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PAYGO in the House: What it means – and won't mean

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Jason Reed / Reuters / File

(Read caption) This protester probably wasn't concerned with the House's budgetary rules as he participated in a demonstration outside the US Capitol Building on March 21. Congress has tried to bind its own hands before, passing various pay-as-you-go plans – but layering in plenty of exceptions, too, as they did in this one.

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In one of their first actions after taking control of the House of Representatives last week, the new Republican majority passed their budget rules for the 112th Congress. The most important may have been major changes to longstanding PAYGO (pay-as-you-go) rules that were designed to constrain federal deficits. If they are followed—and Congress has a long history of ignoring these requirements—the new PAYGO requirements open the door to many more tax subsidies even as they put new pressure on entitlement spending.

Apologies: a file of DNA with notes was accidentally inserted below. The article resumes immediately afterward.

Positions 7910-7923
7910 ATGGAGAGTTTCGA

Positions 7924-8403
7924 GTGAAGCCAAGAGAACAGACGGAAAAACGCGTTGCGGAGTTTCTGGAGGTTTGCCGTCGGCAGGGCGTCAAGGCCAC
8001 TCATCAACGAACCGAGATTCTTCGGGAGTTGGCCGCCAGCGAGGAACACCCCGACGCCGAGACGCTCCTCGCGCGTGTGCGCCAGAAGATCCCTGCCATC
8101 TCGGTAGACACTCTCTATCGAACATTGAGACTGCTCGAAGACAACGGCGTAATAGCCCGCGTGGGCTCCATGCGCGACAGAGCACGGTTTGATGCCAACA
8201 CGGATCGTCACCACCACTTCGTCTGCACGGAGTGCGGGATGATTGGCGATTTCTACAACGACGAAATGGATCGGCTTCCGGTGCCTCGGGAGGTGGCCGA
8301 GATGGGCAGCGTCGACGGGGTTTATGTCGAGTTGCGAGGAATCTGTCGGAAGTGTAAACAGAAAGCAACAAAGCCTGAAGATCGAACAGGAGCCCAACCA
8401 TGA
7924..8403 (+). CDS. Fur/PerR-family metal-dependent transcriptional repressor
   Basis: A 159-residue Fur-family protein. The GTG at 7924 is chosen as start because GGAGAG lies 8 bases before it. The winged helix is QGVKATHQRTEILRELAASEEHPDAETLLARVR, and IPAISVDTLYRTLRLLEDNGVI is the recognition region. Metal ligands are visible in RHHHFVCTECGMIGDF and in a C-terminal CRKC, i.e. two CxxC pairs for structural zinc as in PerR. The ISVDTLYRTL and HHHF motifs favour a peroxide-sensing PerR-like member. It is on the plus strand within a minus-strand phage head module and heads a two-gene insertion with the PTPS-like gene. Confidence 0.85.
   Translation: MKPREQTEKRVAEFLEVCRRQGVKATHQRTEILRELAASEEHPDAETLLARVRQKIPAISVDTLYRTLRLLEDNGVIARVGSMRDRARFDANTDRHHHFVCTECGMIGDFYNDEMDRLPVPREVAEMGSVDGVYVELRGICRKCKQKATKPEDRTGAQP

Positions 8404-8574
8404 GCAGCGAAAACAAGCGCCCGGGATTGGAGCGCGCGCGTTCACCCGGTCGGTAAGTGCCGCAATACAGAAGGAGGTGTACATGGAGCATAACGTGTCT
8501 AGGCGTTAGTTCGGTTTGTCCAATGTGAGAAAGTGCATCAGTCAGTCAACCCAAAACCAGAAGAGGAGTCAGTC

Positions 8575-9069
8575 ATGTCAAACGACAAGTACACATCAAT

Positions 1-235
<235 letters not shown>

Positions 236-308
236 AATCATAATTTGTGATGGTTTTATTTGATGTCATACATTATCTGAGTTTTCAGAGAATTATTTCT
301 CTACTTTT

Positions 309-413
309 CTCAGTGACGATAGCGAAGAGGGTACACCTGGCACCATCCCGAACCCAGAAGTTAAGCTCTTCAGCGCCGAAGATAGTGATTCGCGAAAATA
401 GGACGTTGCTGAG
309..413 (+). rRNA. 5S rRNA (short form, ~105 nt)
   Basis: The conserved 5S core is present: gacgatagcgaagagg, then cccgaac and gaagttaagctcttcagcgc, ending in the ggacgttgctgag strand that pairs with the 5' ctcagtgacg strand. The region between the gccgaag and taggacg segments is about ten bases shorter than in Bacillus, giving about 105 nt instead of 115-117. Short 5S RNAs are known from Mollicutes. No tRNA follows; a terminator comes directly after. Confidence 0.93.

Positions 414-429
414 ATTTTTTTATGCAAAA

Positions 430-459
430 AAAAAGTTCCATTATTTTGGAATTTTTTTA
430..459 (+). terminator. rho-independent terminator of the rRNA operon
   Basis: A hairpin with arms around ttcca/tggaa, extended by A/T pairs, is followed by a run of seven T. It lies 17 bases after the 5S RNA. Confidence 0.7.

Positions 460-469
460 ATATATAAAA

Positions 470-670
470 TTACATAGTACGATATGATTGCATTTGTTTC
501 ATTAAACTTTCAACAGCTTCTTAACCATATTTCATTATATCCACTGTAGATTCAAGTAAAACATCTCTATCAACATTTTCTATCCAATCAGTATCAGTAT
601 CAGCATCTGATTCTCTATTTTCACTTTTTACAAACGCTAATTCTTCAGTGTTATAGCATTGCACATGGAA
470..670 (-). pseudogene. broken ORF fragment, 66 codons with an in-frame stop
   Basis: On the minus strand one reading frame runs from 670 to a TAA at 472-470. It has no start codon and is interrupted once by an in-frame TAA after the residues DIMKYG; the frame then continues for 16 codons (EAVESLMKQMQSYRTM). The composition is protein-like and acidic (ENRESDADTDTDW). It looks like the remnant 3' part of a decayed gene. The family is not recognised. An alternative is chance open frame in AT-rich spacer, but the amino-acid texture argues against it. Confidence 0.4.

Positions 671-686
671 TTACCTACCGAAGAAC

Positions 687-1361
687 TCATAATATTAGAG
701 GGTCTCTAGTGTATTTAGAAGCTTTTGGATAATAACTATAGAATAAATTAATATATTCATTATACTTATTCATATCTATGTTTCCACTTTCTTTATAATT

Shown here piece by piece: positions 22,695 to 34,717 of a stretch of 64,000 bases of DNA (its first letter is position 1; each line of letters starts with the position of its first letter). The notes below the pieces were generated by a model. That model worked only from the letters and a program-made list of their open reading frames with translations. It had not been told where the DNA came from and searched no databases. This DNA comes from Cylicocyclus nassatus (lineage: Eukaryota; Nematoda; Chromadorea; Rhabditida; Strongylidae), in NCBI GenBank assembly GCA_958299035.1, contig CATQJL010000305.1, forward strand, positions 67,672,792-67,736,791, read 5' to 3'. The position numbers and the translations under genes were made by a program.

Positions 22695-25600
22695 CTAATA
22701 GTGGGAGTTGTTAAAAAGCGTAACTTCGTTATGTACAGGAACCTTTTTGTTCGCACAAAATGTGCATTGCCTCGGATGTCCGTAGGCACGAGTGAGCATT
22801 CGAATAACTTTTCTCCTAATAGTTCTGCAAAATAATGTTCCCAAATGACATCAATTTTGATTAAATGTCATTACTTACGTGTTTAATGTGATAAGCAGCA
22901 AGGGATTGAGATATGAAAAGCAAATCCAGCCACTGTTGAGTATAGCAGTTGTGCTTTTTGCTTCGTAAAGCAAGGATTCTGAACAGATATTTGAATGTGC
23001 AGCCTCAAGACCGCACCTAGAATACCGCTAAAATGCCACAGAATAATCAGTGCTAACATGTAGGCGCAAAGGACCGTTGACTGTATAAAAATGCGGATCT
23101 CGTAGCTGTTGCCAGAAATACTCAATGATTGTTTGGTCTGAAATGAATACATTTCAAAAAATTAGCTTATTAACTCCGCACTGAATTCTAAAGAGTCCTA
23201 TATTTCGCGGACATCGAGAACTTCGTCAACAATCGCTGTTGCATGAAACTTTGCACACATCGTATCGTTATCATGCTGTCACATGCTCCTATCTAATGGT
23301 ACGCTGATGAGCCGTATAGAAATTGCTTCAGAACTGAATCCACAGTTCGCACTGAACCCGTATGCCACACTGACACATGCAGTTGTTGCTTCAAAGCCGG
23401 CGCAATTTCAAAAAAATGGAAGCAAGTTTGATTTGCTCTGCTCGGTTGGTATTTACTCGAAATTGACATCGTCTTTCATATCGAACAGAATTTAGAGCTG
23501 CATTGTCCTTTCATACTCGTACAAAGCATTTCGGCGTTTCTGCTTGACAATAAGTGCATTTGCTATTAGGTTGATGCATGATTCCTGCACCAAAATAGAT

In the Democratic House, lawmakers had to offset any tax cut or entitlement increase with equivalent tax hikes or entitlement cuts. Old PAYGO thus meant that tax and entitlement changes couldn’t increase the federal deficit, at least when Congress followed its own rules. Keep in mind that these rules don’t apply to discretionary spending that Congress reviews every year.

The new rules still require the House to pay for new entitlement spending but only with offsetting entitlement cuts—tax hikes will no longer count. And the new spending must be balanced over 1-, 5-, and 10-year periods. That will bar lawmakers from promising to cut spending five years from now to offset new spending today—a gimmick that Democrats used in the 2010 health law.


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